October 16, 2017: Medicine and Science in Sports and Exercise
https://www.readbyqxmd.com/read/28987642/handgrip-strength-shows-no-improvements-in-geriatric-patients-with-persistent-inflammation-during-hospitalization
#5
Kristoffer Larsen Norheim, Ivan Bautmans, Michael Kjaer
PURPOSE: Hospital-associated deconditioning due to a combination of illness and inactivity is a serious problem for elderly adults. Here we investigate whether persistence in inflammatory status affects changes in physical function during short-term hospitalization. METHODS: This was a prospective observational study in elderly medical patients at a geriatric department. Measurements were obtained at admission and one week after admission and included de Morton Mobility Index (DEMMI) test, 30-second chair stand test (30-s CST), 4-m gait speed (4-m GST) test, handgrip strength, activity levels determined with ActivPALs, and concentrations of circulating C-reactive protein (CRP) from blood samples...
December 1, 2017: Experimental Gerontology
https://www.readbyqxmd.com/read/28969435/patterns-of-sedentary-time-and-ambulatory-physical-activity-in-a-danish-population-of-girls-and-women-with-rett-syndrome
#6
Michelle Stahlhut, Jenny Downs, Mette Aadahl, Helen Leonard, Anne-Marie Bisgaard, Eva Nordmark
BACKGROUND: Rett syndrome (RTT) is a rare neurodevelopmental disorder leading to multiple disabilities and high dependency on caregivers. This study aimed to: (1) describe the patterns of sedentary time and daily steps and (2) identify the association of individual and environmental characteristics with sedentary time. METHODS: All Danish females with RTT older than 5 years of age and with a MECP2 mutation were invited to participate. The activPAL and StepWatch Activity Monitor (SAM) were worn by participants for at least four days...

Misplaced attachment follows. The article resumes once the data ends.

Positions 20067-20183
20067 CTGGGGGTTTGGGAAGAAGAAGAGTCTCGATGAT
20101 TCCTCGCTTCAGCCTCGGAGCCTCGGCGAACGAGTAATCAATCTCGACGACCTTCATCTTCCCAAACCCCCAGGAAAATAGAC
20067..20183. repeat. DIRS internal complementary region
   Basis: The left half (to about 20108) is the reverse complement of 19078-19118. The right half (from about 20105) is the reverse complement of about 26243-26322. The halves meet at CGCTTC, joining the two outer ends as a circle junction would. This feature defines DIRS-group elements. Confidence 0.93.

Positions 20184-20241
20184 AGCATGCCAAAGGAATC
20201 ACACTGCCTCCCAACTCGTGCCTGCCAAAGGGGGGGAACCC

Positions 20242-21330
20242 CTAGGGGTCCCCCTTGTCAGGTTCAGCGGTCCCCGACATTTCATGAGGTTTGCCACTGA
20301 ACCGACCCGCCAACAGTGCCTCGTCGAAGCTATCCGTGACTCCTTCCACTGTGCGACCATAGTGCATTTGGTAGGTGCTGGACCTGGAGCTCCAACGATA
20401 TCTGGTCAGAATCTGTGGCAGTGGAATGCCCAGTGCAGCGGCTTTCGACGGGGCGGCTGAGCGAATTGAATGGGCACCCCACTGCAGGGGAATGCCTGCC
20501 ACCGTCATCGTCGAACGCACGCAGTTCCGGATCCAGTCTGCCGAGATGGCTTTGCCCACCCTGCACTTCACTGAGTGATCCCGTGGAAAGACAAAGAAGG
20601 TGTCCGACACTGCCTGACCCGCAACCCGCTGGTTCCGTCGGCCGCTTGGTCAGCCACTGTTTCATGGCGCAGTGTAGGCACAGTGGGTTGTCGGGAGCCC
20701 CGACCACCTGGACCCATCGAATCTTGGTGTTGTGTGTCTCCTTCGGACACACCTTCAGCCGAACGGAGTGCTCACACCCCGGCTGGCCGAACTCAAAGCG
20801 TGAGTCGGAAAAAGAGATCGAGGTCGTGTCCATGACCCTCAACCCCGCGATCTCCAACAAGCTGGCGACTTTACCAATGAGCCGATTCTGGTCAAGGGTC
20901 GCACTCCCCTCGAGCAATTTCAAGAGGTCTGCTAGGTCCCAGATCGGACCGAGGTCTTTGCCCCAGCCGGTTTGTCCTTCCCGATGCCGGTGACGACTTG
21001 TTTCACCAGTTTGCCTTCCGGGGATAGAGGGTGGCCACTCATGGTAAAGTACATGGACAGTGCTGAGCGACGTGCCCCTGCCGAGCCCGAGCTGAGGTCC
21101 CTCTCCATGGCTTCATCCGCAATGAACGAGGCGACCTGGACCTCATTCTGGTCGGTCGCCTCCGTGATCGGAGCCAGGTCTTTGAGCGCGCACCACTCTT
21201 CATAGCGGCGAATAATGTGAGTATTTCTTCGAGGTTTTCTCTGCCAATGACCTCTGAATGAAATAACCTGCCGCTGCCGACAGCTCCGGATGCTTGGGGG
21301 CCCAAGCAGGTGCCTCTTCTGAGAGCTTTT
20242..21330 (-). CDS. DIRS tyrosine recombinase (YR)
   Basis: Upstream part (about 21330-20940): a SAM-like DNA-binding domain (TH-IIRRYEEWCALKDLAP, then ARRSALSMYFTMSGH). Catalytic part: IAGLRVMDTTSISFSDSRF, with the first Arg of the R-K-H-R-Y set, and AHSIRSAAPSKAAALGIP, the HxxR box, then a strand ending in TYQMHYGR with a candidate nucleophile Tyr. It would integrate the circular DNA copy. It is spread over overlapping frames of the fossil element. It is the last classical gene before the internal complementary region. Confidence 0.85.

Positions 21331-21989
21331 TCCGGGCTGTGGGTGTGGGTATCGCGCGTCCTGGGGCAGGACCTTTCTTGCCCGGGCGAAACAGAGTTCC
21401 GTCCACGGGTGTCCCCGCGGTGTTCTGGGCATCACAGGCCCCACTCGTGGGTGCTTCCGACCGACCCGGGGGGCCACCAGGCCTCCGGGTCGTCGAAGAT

October 2, 2017: Disability and Rehabilitation
https://www.readbyqxmd.com/read/28954969/evaluation-of-worker-s-living-activity-time-questionnaire-jniosh-wlaq-primarily-to-assess-workers-sedentary-behavior
#7
Tomoaki Matsuo, Rina So, Hiroyuki Sasai, Kazunori Ohkawara
OBJECTIVES: The National Institute of Occupational Safety and Health, Japan (JNIOSH) developed a new Worker's Living Activity-time Questionnaire (JNIOSH-WLAQ) which primarily evaluates workers' sedentary behavior. The purpose of this study was to investigate the test-retest reliability and criterion validity of the WLAQ. METHODS: One hundred and thirty eight workers completed the WLAQ twice in one week. During the week, they wore a thigh-worn inclinometer (activPAL) and maintained a daily log as criteria measurements...
September 26, 2017: Sangyō Eiseigaku Zasshi, Journal of Occupational Health
https://www.readbyqxmd.com/read/28952902/why-older-adults-spend-time-sedentary-and-break-their-sedentary-behavior-a-mixed-methods-approach-using-life-logging-equipment
#8
Manon L Dontje, Calum F Leask, Juliet Harvey, Dawn A Skelton, Sebastien F M Chastin
Older adults are recommended to reduce their sedentary time to promote healthy ageing. To develop effective interventions identifying when, why, and how older adults are able to change their sitting habits is important. The aim of this mixed-method study was to improve our understanding of reasons for (breaking) sedentary behavior in older adults. Thirty older adults (74.0 (±5.3) years old, 73% women) were asked about their believed reasons for (breaking) sedentary behavior, and about their actual reasons when looking at a personal storyboard with objective records of activPAL monitor data and time-lapse camera pictures showing all their periods of sedentary time in a day...